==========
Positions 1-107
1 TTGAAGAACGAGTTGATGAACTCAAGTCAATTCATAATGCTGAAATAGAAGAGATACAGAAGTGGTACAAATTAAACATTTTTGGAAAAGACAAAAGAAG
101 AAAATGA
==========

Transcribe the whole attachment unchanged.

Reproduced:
Positions 1-107
1 TTGAAGAACGAGTTGATGAACTCAAGTCAATTCATAATGCTGAAATAGAAGAGATACAGAAGTGGTACAAATTAAACATTTTTGGAAAAGACAAAAGAAG
101 AAAATGA